Swapping Hot Cheetos for Whole Wheat Bread: A Corner Store Redesign Swapping Hot Cheetos for Whole Wheat Bread: A Corner Store Redesign

Swapping Hot Cheetos for Whole Wheat Bread: A Corner Store Redesign

by Peter Lehner

July 14, 2013

Changing eating habits is perhaps the most challenging part of this work, but grassroots efforts involving youth leaders are making a difference. In California, West Oakland teenager James Berk used to drink two liters of soda a day and microwave burritos studded with snack chips were a major part of his diet. Concerned about his health after experiencing heart palpitations, dizziness, and fatigue, Berk joined a community activist group at age 16 and started Mandela Market, an organic food coop that is the first real grocery store in his community—and he's now its co-owner. Youth activists help bike in fresh produce from nearby minority-owned farms to the market, as well as to a few corner stores and liquor shops, where community members traditionally do most of their shopping.

In Baldwin Park, California, kids designed their own marketing campaign for healthy foods in convenience stores, including a logo to label healthy choices. In Philadelphia, Sandoval also works with Snackin’ Fresh, a youth-led initiative to spread the word about healthy eating, through a blog, comic books, and special labeling for healthy foods. The Healthy Corner Store Initiative started with just 11 stores in Philadelphia. Today, it’s a model for improving access to healthy food in communities across the country.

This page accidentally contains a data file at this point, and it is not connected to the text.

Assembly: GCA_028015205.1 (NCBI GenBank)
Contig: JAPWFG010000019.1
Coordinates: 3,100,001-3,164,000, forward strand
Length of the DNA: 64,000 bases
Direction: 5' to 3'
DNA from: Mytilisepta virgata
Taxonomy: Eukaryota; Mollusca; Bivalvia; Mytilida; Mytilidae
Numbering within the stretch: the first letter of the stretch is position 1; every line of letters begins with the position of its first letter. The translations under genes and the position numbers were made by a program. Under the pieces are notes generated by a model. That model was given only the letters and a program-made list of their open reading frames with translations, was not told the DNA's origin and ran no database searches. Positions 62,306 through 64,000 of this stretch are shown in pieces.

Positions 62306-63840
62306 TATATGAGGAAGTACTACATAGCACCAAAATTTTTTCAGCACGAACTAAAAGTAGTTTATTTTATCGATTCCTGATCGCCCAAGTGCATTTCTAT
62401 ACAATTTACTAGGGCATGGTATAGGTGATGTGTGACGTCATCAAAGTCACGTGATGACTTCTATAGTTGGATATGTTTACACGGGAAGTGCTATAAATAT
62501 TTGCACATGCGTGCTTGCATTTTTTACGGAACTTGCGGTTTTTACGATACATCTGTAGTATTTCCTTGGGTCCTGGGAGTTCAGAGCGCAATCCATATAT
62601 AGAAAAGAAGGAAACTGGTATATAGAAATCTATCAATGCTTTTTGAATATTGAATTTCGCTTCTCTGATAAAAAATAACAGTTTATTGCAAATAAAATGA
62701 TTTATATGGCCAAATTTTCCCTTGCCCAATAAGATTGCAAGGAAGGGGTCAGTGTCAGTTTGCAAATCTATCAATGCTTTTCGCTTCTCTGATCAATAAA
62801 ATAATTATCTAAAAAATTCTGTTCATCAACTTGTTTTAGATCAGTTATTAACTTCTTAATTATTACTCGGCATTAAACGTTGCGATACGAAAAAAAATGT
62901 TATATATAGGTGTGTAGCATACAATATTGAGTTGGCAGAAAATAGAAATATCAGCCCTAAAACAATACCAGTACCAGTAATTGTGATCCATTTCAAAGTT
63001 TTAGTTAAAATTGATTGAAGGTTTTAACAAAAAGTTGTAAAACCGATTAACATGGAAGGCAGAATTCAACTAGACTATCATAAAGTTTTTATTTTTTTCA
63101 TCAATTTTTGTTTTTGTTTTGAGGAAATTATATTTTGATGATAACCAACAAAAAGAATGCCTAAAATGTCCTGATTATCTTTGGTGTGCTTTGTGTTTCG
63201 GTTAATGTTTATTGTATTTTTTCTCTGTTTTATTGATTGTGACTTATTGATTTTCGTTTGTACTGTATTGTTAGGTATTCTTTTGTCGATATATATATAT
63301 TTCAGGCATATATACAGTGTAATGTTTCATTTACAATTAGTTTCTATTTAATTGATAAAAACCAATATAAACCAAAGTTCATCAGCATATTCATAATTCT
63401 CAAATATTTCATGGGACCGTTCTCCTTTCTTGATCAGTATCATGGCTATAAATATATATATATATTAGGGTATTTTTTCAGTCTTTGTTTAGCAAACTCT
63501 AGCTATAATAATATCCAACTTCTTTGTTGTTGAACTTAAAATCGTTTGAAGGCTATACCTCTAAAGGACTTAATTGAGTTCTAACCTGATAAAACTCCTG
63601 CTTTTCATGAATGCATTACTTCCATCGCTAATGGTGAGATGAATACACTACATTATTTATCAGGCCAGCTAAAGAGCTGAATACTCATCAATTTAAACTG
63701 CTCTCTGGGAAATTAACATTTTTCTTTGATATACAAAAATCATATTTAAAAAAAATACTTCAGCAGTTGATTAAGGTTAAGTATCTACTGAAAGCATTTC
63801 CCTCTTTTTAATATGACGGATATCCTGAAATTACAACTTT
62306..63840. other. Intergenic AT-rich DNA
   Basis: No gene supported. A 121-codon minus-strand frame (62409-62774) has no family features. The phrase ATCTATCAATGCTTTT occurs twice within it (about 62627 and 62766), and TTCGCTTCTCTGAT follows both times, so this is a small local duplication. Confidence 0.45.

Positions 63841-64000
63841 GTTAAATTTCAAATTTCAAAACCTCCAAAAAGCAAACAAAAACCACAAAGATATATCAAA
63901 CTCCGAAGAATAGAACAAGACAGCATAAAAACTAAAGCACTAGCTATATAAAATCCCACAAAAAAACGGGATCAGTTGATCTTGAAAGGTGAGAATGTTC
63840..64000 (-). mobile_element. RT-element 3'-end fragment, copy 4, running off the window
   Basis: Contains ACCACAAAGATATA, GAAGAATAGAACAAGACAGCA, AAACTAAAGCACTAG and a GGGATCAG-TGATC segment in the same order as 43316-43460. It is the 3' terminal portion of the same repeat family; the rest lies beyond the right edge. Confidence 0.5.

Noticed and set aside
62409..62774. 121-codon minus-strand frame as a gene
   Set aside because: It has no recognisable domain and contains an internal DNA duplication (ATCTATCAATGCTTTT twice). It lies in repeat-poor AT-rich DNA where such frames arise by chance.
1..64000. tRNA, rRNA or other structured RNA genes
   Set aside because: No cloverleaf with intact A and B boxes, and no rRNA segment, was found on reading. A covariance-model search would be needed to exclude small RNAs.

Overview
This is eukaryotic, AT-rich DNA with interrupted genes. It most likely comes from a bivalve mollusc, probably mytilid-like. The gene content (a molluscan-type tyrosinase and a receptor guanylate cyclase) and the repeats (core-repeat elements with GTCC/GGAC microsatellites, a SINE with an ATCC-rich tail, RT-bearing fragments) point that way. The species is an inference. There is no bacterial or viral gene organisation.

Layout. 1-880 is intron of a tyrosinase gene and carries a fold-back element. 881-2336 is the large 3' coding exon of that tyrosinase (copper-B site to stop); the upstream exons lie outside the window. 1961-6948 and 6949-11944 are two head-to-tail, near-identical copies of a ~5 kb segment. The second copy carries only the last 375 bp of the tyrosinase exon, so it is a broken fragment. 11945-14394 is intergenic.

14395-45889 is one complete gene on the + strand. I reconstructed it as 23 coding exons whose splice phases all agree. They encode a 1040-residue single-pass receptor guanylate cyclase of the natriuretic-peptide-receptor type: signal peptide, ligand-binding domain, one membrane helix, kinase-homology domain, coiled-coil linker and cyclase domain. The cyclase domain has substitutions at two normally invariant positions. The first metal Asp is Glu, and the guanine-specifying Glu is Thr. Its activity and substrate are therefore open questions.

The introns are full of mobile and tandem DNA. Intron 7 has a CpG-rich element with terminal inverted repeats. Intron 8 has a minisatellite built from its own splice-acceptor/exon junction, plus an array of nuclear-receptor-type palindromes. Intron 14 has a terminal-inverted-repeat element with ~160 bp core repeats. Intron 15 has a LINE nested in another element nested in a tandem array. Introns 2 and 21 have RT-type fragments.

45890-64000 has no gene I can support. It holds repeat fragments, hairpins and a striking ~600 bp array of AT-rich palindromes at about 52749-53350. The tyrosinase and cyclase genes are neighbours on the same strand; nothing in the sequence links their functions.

Sandoval helps lead the national Healthy Corner Stores Network, which provides resources and assistance to more than 700 members implementing similar programs across the country. She envisions a nationwide revamp of the corner store, transforming it from a quick pitstop for calorie-laden junk, to a valuable community asset—a place where kids and adults can find fresh, healthy food and a center for community engagement on issues of health and nutrition.

NRDC is working to move our food system toward sustainability, by changing the way we produce it—getting rid of toxic pesticides in crops, stopping the abuse of antibiotics in livestock production, and keeping contaminants out of food—and also by making the way we distribute and use food more efficient and less wasteful. An efficient, sustainable food system should make healthy food accessible to all communities, regardless of income. The redesigned corner store could be another important tool in the broader effort to transform our food system. And it’s working, one block at a time. 

Start taking ownership of your health with our DIY Health Check-up.
Images courtesy of NRDC/The Sawyer Agency
Recently on GOOD
Sign up to receive the best of GOOD delivered to your inbox each and every weekday
Swapping Hot Cheetos for Whole Wheat Bread: A Corner Store Redesign